Oakland police have launched an initiative to stem the rising violence in the city, police officials said.

OPD Cares kicked off Friday afternoon at at 8500 International Blvd. with members of the community encouraged to join in.

Part of the initiative involves officers on foot and bicycle patrol, in patrol cars and on motorcycles to provide safety. The mobile command center will be used as a resource center, serving neighborhoods, with officers handing out masks.

“Working together, our community cut gun violence in Oakland by 50 percent in just five years,” Oakland Mayor Libby Schaaf said in a statement. “We must continue our vigilance to reduce trauma and anguish caused by acts of violence.”

The uptick in violence comes as the City Council voted to establish a task force devoted to reimagining policing in the city and to reducing the police budget by 50 percent, with the money going to alternatives for public safety.

The effort appears to have broad community support. Police are concerned that their resources are already stretched thin.

Police said any effort to reduce violence requires the help of the community. Police will be deploying more resources to the parts of the city where the most violence is occurring.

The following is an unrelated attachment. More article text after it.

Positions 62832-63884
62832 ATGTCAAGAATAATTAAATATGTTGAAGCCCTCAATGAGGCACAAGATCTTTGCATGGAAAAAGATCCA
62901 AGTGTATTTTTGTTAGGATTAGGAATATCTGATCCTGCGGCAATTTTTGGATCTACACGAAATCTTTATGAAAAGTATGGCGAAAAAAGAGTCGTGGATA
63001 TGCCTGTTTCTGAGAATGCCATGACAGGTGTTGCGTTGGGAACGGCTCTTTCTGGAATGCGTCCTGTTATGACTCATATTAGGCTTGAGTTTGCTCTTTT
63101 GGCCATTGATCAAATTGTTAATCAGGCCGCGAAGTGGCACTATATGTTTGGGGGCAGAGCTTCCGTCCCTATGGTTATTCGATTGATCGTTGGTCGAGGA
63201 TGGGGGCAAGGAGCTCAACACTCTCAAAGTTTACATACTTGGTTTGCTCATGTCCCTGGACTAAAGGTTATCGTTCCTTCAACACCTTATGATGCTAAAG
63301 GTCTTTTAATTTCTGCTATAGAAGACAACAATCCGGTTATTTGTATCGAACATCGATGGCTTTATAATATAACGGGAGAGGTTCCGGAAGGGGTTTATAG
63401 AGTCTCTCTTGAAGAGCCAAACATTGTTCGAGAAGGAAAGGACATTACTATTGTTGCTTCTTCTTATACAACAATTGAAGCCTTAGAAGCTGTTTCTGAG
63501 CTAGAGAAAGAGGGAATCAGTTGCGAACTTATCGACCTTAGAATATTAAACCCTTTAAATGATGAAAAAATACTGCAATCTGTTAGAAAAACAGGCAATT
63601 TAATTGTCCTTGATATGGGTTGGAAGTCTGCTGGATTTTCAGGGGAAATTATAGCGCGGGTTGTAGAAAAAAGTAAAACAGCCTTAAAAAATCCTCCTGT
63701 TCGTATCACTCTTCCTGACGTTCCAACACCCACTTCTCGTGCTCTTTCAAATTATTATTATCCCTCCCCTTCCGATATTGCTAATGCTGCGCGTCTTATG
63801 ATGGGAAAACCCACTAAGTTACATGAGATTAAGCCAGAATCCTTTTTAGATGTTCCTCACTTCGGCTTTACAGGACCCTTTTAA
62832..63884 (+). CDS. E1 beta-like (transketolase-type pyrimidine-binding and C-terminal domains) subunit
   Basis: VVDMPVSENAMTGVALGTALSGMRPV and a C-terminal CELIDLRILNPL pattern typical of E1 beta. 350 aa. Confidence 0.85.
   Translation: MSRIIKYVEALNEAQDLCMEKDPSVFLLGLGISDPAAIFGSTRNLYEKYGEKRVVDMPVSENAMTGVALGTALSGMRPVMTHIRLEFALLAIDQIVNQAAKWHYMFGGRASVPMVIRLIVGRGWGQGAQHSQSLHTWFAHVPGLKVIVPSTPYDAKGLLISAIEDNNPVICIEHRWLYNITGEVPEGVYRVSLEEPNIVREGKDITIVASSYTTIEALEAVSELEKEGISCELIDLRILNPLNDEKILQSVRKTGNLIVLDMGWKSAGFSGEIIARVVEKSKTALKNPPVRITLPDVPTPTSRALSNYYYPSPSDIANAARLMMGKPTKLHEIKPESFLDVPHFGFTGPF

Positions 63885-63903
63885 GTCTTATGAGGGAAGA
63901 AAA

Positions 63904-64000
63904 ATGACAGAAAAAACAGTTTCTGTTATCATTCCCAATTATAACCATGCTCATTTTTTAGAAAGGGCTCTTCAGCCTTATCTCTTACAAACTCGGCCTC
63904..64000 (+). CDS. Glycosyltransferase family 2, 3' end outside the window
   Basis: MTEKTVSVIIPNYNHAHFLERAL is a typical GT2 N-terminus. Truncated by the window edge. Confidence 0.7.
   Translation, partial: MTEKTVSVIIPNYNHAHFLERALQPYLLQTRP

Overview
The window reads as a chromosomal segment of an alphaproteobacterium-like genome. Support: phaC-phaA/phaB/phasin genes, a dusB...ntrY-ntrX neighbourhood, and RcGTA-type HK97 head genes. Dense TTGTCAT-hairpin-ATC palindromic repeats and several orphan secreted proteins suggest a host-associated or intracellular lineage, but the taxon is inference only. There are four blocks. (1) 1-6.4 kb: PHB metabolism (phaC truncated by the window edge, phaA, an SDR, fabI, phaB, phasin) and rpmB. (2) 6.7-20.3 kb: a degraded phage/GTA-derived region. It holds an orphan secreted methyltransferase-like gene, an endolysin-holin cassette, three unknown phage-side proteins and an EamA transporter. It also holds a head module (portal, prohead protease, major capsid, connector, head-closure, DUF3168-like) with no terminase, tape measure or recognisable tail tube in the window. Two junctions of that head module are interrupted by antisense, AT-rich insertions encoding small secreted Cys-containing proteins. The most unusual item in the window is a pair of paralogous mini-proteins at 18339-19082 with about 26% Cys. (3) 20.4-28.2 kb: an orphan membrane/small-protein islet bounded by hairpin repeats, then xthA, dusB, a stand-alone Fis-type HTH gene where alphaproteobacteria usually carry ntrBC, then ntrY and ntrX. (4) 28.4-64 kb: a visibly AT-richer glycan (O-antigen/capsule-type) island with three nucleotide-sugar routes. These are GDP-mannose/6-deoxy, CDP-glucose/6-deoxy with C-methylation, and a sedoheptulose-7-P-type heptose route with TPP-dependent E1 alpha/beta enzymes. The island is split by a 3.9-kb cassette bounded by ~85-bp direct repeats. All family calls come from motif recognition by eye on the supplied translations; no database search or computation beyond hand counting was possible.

Work continues through the Police Department’s Ceasefire program, which has reduced crime, according to police, by identifying gangs and groups behind the crime.

Last week, interim police Chief Susan Manheimer said police need to come up with other strategies to the mediation that was taking place with gangs and groups behind the violence because police are struggling to convene those talks during the pandemic.

But the Rev. Michael McBride isn’t clear why. McBride is the director of the Live Free campaign with the Faith in Action network, which aims to address gun violence and the mass incarceration of young people of color.

He wondered why police cannot use personal protective equipment to meet with the gangs and groups.

Keith Burbank is currently a fulltime reporter covering Alameda County and Oakland news for Bay City News. He has also worked on the Data Points project for Local News Matters, finding trends and stories about the region through data. In 2019, he was a California Fellow at the USC Annenberg Center for Health Journalism, producing a series about homeless deaths in Santa Clara County. He worked as a swing shift editor for the newswire for several years as well. Outside of journalism, Keith enjoys computer programming, math, economics and music.